I’ll start with one that I know a lot of people may agree with here, and it just so happens to have been Christina’s intention so I don’t feel bad about this, but I. HATED. ASHLEY. I legit hated her so much for the majority of the novel. I think the only time I started to slowly defrost and I guess feel some type of okay way for her was legitimately at the very ending. I was glad that there was a little bit that redeemed her in my eyes, but not by much. You could tell that her privilege just completely clouded a lot of her viewpoint of the world around her. Even though she would say that she wasn’t sheltered because she is Black – which granted, yes that is somewhat true – she was sheltered in so many other ways. I really felt like she thought she was better than the other Black kids at her school, or even just in the poor neighborhoods around her because she had the privilege of having a mom and dad with great ass paying jobs. Ashley and her sister Jo did not have to want for anything, and honestly I don’t know if they realized that that was special in and of itself.
And on another note: ASHLEY’S FRIENDS WERE JERKS. Well, mostly Kimberly? Yeah she was on a whole different level. Like, I think the moment that Ashley sees her for what she is and sees that she was never really safe from Kimberly’s attacks like she thought she was finally opened her eyes to the crap that she would do. The racist crap that she would do. And honestly, I know that Kimberly had a powerful influence on everyone, and I get the dynamic of friends following in their leader’s footsteps and stuff. I get that, but I just wish that the other girls stood against her when she would do some really bad stuff. Said some really bad stuff. Oh well. It’s high school, we are still trying to learn about ourselves, it happens. I wasn’t any better, so I can’t say I would have done anything different if I was in their shoes.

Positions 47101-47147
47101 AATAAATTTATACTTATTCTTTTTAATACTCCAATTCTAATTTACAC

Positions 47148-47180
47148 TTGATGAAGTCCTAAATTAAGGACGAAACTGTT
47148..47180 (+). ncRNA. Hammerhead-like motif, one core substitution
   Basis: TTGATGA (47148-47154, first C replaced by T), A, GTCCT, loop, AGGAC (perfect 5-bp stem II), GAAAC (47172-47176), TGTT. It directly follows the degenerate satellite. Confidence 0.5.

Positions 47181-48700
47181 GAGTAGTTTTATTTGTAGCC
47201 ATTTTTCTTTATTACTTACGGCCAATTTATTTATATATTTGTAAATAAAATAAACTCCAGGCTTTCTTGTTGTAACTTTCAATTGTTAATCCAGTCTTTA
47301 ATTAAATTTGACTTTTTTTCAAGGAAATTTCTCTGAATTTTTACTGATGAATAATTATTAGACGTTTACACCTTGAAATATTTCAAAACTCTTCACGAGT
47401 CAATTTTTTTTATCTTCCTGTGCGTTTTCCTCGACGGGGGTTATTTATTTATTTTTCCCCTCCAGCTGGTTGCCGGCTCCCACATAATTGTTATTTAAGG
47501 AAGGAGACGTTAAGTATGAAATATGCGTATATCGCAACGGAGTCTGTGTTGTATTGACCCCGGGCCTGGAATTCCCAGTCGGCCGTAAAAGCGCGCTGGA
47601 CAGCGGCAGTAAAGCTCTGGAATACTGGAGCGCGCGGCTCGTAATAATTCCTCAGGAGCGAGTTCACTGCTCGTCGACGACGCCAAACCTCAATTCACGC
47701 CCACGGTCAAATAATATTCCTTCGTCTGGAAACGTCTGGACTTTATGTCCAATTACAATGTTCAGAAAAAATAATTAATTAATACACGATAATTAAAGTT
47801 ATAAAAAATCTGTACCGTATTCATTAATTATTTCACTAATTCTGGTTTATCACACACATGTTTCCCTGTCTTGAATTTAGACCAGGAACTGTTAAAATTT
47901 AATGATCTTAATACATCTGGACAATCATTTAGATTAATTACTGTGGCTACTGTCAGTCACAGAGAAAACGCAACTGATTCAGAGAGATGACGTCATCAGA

This was a powerful book that taught you more about the L.A. Riots and what started it than any other US History class in the public education system. Seriously, I don’t know how many people have mentioned that they didn’t know about the L.A. Riots, Rodney King, or even Latasha Harlins. You can bet barely anyone has heard about Latasha Harlins because she was just a 15 year old Black girl who was shot in the head over a can of orange juice. Just like all the other Black girls and women killed in society, her name wasn’t mentioned. Her story was silent. And that needs to stop. It just does. This book even talks about the destruction of Black Wall Street, which I know a TON of people didn’t even know was a thing because that’s not taught in schools either. And while I wouldn’t say that you should just read this book and consider yourself educated on these events, you should take what you learned in this book to further educate yourself on these things, and see what has been hidden from you.
There’s actually a lot of quotes that I wanted to bring up in my review and in my reflection, but the more I go back and see these quotes, the angrier I get. This book was just so frustrating and emotional and jarring that I can’t even really explain why certain quotes have me so upset. But if you read it, maybe you’ll see for yourself.